A: Yes, it does! And I value it and giggle a lot about it because it makes me feel great. Look, I love my fans and they’re the ones who have made me who I am today, you know? So theirs is the only opinion that I really, truly appreciate. Whether I’m doing something that’s gonna make them smile or think twice, I’m doing it right, and I’m doing it right for them.
Q: Snoop Dogg has spoken quite a bit about his appreciation of you — we’ll mention him again in a minute — and there are many artists who started their careers a generation or two after you who feel similarly. DMX is one of them, and his enthusiasm while watching you perform recently was a big entertainment news item. (the initial video share has been removed, but the one posted below still exists)
A: Oh, wow. I have always been a huge fan of his because I think he’s one of the most intense rappers and performers when he’s onstage. He’s so intense! So for me to be coming offstage and told that he was standing back there? I was like, “What? Where?” I ran to him! (laughs) I told him, “Oh my God, I so appreciate you.” He lifted me and hugged me and I just thought, “This is great.” It wasn’t until later on that someone showed me that he was back there the entire show. I was in shock. I’m so appreciative of him.
Q: You were born and raised in New York City, you are Puerto Rican, and you came to great success through dance and pop music. This has brought many comparisons to Jennifer Lopez, where you’re often mentioned as an O.G., so to speak, and a blueprint for her career. How do you feel about being mentioned with her so frequently?
A: I don’t really mind it because she’s very talented and she’s, like, one of the Top 10 entertainers in the world today. I think it’s going to happen a lot because of everything you mentioned. You know, we’re both women with the same ethnicity, born and raised in New York. I can say that I don’t mind it.
Q: There is at least one thing you and Jennifer do not have in common — your interest in the Elephant Man’s bones.
A: (laughs) Oh, man.
Q: What was or is your interest in Joseph Merrick’s remains?
A: That subject was such a big deal back then. I read about it, and I saw the movie and the exhibit and I just couldn’t get enough of it. I remember being a fanatic over the whole thing to the point that I was like, “I want to try to get (the remains) and donate them somewhere.” And I did try.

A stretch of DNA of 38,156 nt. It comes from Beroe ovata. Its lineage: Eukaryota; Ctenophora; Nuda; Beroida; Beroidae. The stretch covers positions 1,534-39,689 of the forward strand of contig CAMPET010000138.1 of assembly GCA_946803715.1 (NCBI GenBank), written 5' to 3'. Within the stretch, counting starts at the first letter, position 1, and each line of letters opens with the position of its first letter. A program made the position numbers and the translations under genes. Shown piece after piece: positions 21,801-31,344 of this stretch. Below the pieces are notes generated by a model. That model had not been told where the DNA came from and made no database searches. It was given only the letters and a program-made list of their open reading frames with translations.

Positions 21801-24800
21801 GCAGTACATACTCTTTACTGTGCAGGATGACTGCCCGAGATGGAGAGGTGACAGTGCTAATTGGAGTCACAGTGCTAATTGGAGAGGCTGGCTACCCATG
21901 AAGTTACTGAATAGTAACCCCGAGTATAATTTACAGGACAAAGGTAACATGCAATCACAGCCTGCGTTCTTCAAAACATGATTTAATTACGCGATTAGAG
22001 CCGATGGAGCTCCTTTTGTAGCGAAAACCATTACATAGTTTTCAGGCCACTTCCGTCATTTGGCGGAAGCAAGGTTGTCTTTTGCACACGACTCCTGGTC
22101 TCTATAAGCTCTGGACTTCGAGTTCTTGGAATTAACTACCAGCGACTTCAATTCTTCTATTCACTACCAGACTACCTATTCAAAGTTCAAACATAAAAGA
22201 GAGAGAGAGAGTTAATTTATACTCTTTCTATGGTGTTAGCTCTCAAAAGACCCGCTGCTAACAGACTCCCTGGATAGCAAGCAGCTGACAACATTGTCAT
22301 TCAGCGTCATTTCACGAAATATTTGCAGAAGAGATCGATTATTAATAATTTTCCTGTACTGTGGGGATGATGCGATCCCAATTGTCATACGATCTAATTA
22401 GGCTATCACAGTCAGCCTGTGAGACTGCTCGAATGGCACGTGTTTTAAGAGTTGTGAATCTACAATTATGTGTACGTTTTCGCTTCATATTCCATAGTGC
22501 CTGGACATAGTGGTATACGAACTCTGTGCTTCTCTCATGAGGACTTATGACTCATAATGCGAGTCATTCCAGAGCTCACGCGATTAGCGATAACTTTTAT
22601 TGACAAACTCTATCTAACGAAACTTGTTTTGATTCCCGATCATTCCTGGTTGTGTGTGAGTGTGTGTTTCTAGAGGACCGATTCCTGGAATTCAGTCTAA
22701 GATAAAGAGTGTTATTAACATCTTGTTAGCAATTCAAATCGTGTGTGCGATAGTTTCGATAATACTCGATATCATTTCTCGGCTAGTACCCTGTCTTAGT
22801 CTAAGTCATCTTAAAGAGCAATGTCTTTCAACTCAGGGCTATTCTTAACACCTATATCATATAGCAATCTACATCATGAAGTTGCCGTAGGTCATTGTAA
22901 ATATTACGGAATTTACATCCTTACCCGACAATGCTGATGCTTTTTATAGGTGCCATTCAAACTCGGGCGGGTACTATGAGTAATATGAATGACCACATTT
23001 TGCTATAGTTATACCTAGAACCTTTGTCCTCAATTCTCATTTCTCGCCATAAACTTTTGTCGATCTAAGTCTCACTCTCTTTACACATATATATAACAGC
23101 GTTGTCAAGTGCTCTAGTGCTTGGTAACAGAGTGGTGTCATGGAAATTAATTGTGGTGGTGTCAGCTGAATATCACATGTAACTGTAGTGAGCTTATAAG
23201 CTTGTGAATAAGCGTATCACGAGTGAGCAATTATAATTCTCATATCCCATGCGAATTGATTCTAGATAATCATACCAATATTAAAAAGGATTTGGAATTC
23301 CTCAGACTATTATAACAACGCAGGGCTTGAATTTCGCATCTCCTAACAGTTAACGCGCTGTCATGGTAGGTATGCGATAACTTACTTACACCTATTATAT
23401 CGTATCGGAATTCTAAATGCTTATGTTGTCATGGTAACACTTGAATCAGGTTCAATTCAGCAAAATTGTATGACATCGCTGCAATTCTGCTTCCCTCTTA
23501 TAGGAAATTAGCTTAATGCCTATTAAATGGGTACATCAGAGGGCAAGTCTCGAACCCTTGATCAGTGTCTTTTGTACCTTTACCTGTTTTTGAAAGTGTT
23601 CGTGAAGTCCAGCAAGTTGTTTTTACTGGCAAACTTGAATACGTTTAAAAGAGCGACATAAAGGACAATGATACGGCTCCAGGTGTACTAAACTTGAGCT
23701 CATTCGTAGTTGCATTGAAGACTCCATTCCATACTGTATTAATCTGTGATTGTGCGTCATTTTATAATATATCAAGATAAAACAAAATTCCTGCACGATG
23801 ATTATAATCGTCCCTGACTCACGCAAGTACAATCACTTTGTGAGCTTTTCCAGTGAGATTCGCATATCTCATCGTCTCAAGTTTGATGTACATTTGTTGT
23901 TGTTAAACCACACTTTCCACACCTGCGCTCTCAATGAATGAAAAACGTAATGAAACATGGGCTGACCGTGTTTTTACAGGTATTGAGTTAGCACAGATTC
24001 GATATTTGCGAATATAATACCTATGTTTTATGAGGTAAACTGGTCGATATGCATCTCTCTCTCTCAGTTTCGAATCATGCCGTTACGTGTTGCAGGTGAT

Q: You did, and you were bidding against Michael Jackson. That accountant you mentioned earlier must have been one hell of an accountant.
A: Yeah, well, that accountant was telling me that I was out of my mind! In the end it actually worked out that I didn’t win.
Q: You’ve been out there all along, but it appears that you’re busier now than you have been in awhile. Tell us about your new connection with Snoop Dogg.
A: Unfortunately, my manager was diagnosed with terminal cancer and passed away recently, so we had to have some meetings at the time about who was going to take over my management and career. We had a few names in mind, and Snoop was one of the people who kept popping up. After my manager passed, I got the phone call from (Snoop’s organization) and I decided to come onboard. It’s been nothing but onwards and upwards with him ever since. We have so many things coming. We have a film in the works, more music, and a lot of stuff that is in the really early stages. Like child stages. (laughs) But it’s all coming along really well. And you know, I have a boot line that I’m putting out as well. So look out for that. Movies, music, and clothes. There you go. That’s all a woman needs.
Q: You are also performing several dates on the road this year with Jody Watley and Taylor Dayne. You covered Taylor’s song “Stand’” in the past, but have you had any personal or professional history outside of that with either Jody or Taylor?
A: It’s a musical sisterhood. We are friends from the road, you know? We’ve bumped into each other so many times over the years in this industry, and done so many gigs together. We actually did a few together last summer and it was fun, so when the offer came I said, “Yes, yes, yes.”
Q: You’ll also be playing for “your” audience. All three of you owned a big part of radio airplay at virtually the same time, so this is a great lineup for fans of that era. As a veteran performer who has played everywhere with everyone, I’m sure you’ve found yourself in less inviting situations.
A: Oh definitely. And that’s okay because anything I go through onstage or along the way is a sacrifice made so that I can be up there performing. I told you, I would die without music! Besides my children, that’s what I care the most about and I’ll do whatever I have to do to be out there. Just let me sing!
Follow Lisa Lisa on Instagram: @lisalisall77
Follow Lisa Lisa on Twitter: @LisaLisaLL77
Find Lisa Lisa & Cult Jam music: Lisa Lisa & The Cult-Jam
Robert Ferraro is a former producer of radio talk shows and Major League Baseball broadcasts who interviews pop culture figures.
This article first appeared on Ferraro’s web site, ofpersonalinterest.com.
Follow Ferraro on Twitter at: @PopCultRob
Follow Ferraro on Facebook at: @ofpersonalinterest
CONTRIBUTE TO NJARTS.NET
Since launching in September 2014, NJArts.net has become one of the most important media outlets for the Garden State arts scene. And it has always offered its content without a subscription fee, or a paywall. Its continued existence, though, depends on support from members of that scene, and the state’s arts lovers. Please consider making a contribution of $10, or any other amount, to NJArts.net via PayPal, or by sending a check made out to NJ Arts Daily to 11 Skytop Terrace, Montclair, NJ 07043.